division in Oakland, CA.
Unlike past efforts, which have essentially all used average fields, Li focused
on maximum magnetic field (MMF) as the key index of exposure. While
Li found miscarriage risks that are significantly higher for women who had an
MMF of at least 16 mG, he saw no excess for women with time weighted
averages (TWA) of 3mG or more. Nor did he observe any increased risk for
elevated spot electromagnetic field (EMF) measurements or with wire codes.
“With TWAs you are diluting any possible effect because you are combining
relevant and irrelevant exposures,” Li told Microwave News. In a paper
summarizing his results, Li argued that, “It seemed more plausible to us that
MF exposure has a threshold below which any exposure is biologically irrelevant.”
Li’s paper is an appendix to the as yet unreleased final report of the
California EMF Project (see p.2). An advance copy of Li’s paper was obtained
by Microwave News.
“My study convinced me that EMFs probably have a biological effect,” Li
said. “We are entering a new chapter in the field of EMF epidemiology. There
is more evidence that there is an association—the better conducted studies
consistently show an association.
A “Robust” Association
“This population based cohort study with prospectively measured
MF exposure level revealed for the first time (based on
our search of Medline) an increased SAB risk associated with a
MMF exposure level of 16mG. The adverse MMF effect appeared
to have a threshold around 16 mG and persisted regardless
of the sources/locations of MMF exposure. Prenatal MMF
exposure had a greater effect on early spontaneous abortion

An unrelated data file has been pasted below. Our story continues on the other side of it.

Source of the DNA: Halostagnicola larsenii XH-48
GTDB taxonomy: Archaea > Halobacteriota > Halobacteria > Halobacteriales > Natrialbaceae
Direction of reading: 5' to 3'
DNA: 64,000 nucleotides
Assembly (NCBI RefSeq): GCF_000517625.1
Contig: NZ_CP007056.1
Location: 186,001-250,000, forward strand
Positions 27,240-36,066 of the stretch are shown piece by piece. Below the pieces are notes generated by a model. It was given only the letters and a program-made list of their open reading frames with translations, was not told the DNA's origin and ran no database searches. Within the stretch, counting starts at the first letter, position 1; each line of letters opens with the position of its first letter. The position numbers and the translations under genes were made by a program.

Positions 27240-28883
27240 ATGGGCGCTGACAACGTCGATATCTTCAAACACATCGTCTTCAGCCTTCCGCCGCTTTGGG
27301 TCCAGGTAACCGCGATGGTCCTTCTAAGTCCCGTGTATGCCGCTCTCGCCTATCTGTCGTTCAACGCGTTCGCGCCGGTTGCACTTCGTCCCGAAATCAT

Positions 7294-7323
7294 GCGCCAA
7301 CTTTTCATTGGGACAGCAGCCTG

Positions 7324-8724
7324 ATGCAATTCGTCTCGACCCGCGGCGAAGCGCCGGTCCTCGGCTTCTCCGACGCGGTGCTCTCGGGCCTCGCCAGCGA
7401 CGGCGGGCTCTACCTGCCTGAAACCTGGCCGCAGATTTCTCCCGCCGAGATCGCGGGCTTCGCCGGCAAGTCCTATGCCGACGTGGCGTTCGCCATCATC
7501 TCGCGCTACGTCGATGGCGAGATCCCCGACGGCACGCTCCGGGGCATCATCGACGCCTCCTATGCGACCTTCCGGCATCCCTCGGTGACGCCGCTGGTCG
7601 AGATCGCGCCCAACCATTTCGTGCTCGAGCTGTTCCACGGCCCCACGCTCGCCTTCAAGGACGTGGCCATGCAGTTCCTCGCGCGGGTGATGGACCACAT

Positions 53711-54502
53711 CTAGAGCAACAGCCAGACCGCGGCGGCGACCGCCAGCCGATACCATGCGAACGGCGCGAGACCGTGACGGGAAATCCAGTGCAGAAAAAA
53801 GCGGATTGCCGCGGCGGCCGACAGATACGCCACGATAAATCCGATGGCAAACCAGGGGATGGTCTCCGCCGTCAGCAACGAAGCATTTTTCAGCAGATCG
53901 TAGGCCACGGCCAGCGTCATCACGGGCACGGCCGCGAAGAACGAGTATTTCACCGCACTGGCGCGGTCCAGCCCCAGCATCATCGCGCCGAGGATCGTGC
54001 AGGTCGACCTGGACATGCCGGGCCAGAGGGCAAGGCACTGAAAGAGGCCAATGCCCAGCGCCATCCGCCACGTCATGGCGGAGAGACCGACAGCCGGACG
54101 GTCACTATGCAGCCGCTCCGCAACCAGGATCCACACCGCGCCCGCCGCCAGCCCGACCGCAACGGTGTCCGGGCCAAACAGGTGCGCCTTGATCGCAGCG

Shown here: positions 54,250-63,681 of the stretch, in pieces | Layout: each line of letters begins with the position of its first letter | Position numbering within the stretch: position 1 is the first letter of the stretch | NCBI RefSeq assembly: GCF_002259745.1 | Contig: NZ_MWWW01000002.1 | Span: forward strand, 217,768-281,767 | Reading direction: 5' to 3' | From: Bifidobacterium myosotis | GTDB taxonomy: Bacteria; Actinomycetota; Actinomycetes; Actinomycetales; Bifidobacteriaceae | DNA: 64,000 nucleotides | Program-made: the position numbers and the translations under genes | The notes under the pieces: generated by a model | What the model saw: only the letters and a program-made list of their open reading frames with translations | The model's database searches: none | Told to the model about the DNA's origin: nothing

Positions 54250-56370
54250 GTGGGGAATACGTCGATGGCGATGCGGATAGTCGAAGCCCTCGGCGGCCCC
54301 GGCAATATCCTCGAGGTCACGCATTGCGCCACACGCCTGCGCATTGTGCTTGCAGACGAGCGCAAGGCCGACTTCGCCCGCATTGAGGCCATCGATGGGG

(< 10 weeks of gestation) when embryos or fetuses are much
more sensitive to environmental insults, and among women who
may be more susceptible to environmental exposures.
The association was much stronger when women whose 24 hour MF
measurements may not reflect their true prenatal MF exposure
were excluded. These biologically coherent observations, all
based on a priori hypotheses, provide strong evidence that prenatal
MF exposure above a certain level (possibly around 16
mG) may increase SAB risk. It is also unlikely that the observed
association was due to biases or unmeasured confounders, because
any such biases or confounders would have to explain the
above observations simultaneously. The robustness of the association
against potential confounders was further supported by
the evidence that, despite adjusting for more than 30 variables
of known or suspected risk factors for SAB, the estimates were
barely altered. Moreover, prompted by the findings in this study,
Lee et al. reanalyzed the data from the study in which the findings
related to TWA exposure led to funding the current study,
and confirmed our observed association between MMF and
SAB risk. These findings raise the question of the effect of MMF
on reproductive outcomes and other health endpoints. The MMF
exposure level in our study population was quite comparable
to that found in a nationwide survey and our study population
was racially/ethnically and socioeconomically diverse. Thus,
the findings from our study should have wide implications.”
DeKun Li, “A Population Based Prospective Study of Personal
Exposure to Magnetic Fields During Pregnancy and the Risk of
Spontaneous Abortion,” unpublished manuscript, May 2001.
G.M. Lee et al., “A Nested Case Control Study of Residential and
Personal Magnetic Field Measures and Spontaneous Abortions,” Epidemiology,
Li stressed that 16 mG is not a rare exposure. He noted that
approximately 75% of his study population had at least one exposure
above this threshold in a 24hour period. Li said that such
peak fields are more likely to come from household electrical
appliances and transportation sources than from local electrical
The Kaiser Permanente study has cleared peer review and is
scheduled to be published in the November issue of Epidemiology,